by Jamie Fletcher on August 19, 2011 in Peripherals
As most of our staff consists of avid PC gamers, we tend to review a fair number of peripherals to suit that style. But with a look at Enermax’s Aurora Lite keyboard, we’re pretty well going in the opposite direction. It doesn’t feature a bunch of gimmicks, but rather focuses on delivering a good typing experience and clean design.
Enermax would probably not be the first company that comes to mind when in the market for a new keyboard; it is better known for its power supplies than input peripherals – but since when did that stop anyone? Corsair, OCZ, GIGABYTE, all branching out to create a brand identity and not just singular products.
The Aurora Lite Keyboard is a little different from many of the other reviews we tend to do. It has no real special features, no half-baked software to contend with, no media keys, no flashy lights, and gaming is an afterthought. This is a rather minimalist piece of equipment designed to do one thing (maybe two). It’s designed for typing and looking stylish while you’re doing it, and sometimes that’s all you need (and want).
It’s not a cheap keyboard by any stretch, considering what it offers. Why spend $60-$70 on a keyboard when one can be obtained that does the same thing for $10? That is for readers to decide, with a gentle prod from this here review.
Style and function were at the forefront of the Aurora Lite – a slimmed down version of the Aurora keyboard released in 2006. It’s a very thin, low slant, very heavy, brushed aluminum keyboard with a glossy black ABS plastic back. It uses scissor action supported rubber dome keys with a low travel, very similar to the keys used in notebooks.
Black and silver versions are available with various localizations, with the black version under review here. There is nothing immediately outstanding about the design or layout – it’s a keyboard. No media keys litter the edges, no complex macro key modifiers and no funny tricks with keys being moved around to accommodate various functions. This is in effect a full-sized laptop keyboard with a dedicated numpad.
The edges are milled to expose the silvery accent of the aluminum (although a little difficult to see in the photos) and the face plate looks anodized in black to show off the brushed effect. The left side makes use of a full-size extended backspace, enter and shift keys with delete home/end and page up/down in their predictable places. ( I make note of this for the simple reason that many higher-end keyboards like to fiddle around with the key placements). Three blue LEDs are used as indicators for Caps, Scroll and Num locks. The LEDs are bright, but not the blinding super-bright type.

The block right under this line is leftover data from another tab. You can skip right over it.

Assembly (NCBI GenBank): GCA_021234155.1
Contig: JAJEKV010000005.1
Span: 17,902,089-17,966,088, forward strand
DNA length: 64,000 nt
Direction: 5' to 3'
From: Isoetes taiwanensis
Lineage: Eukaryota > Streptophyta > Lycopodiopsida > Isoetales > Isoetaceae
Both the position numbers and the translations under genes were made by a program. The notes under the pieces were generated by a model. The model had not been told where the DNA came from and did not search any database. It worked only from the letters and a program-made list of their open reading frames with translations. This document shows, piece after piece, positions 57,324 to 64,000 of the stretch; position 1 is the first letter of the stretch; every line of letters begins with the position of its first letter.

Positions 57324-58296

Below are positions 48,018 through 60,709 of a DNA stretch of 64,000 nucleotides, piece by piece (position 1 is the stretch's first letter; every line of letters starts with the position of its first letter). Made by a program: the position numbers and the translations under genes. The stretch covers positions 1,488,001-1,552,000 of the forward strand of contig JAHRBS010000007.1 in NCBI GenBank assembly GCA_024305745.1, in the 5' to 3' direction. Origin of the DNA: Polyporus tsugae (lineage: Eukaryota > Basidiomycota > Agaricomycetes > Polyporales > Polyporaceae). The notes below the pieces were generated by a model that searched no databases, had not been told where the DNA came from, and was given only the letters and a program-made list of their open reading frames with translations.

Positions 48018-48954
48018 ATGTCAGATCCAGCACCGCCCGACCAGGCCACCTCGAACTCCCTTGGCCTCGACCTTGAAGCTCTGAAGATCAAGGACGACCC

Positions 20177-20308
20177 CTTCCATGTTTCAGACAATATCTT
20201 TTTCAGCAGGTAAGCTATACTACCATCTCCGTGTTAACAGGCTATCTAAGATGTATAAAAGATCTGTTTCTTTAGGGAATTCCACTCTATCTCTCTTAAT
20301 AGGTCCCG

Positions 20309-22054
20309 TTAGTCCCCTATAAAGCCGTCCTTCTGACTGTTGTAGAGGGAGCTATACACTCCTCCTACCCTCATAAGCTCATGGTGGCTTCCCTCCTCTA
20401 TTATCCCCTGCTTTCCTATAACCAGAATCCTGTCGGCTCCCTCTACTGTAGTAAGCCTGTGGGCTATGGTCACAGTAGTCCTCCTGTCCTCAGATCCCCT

I found the choice of glossy black ABS plastic on the back rather strange. Glossiness tends to be on the front, and since this is on the back, there is little need for it as you’ll never see it.
The only extra that you will find in the box is the inclusion of a purple, non-lint cloth. This can also be used as a keyboard cover should you so desire. The material of the cloth is actually one of my favorites as it’s extremely good at removing fingerprints without scratching the surface.
There are USB 2.0 ports on either side, providing easy access for flash drives and mice (it supports high bandwidth 1000Hz poll rate mice too, unlike a lot of passive hubs).
Feedback from key presses is the typical soft rubber dome response with a subtle muted click from the scissor switch. The keys are soft, as expected from laptop style keyboards, with minimal travel. The scissor switch actually increases the lifespan of the keys, as well as evening out pressure. Key life is estimated at around 10 million presses, compared to the standard 2-5 million of regular rubber dome keys.
With no dedicated software or drivers required, the Aurora Lite is just ‘plug and play’. It also means there isn’t the headache of dealing with more crazy software solutions. So with the feature set being rather minimal, where does the $60+ price come from? It’s hard to tell; there are no gold plated, hyper-response keys, no anti-ghosting, which is actually kind of a good thing – less to go wrong.